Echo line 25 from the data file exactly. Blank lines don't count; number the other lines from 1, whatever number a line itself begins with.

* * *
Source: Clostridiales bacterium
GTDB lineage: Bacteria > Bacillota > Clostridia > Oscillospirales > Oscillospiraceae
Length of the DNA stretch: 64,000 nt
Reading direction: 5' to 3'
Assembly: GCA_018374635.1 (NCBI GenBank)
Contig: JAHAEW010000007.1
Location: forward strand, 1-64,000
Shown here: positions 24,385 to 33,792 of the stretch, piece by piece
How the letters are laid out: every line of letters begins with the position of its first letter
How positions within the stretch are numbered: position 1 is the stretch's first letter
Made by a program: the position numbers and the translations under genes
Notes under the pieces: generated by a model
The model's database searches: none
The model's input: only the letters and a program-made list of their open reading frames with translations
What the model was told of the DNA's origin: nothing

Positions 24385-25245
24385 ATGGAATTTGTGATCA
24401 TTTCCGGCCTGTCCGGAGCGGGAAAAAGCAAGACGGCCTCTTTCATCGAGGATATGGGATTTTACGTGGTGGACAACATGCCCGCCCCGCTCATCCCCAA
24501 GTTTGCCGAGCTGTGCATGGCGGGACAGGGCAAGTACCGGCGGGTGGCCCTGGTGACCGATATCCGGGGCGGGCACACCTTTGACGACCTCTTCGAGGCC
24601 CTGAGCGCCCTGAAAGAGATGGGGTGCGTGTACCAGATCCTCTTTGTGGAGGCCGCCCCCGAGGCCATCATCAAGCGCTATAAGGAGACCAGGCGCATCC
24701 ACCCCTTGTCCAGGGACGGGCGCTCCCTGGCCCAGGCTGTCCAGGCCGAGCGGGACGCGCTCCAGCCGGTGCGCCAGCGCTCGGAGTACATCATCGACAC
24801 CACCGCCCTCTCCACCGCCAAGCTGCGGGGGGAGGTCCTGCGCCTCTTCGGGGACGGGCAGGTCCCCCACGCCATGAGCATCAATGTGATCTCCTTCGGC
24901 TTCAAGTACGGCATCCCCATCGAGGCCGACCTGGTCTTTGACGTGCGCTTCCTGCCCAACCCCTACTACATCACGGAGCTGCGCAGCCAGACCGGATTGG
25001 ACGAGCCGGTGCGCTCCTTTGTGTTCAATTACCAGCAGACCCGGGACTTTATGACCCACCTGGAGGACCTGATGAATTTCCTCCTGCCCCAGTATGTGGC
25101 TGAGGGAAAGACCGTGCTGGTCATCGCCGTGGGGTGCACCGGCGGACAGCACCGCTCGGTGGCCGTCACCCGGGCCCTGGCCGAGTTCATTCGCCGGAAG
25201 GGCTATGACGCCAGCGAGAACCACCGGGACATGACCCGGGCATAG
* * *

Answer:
25101 TGAGGGAAAGACCGTGCTGGTCATCGCCGTGGGGTGCACCGGCGGACAGCACCGCTCGGTGGCCGTCACCCGGGCCCTGGCCGAGTTCATTCGCCGGAAG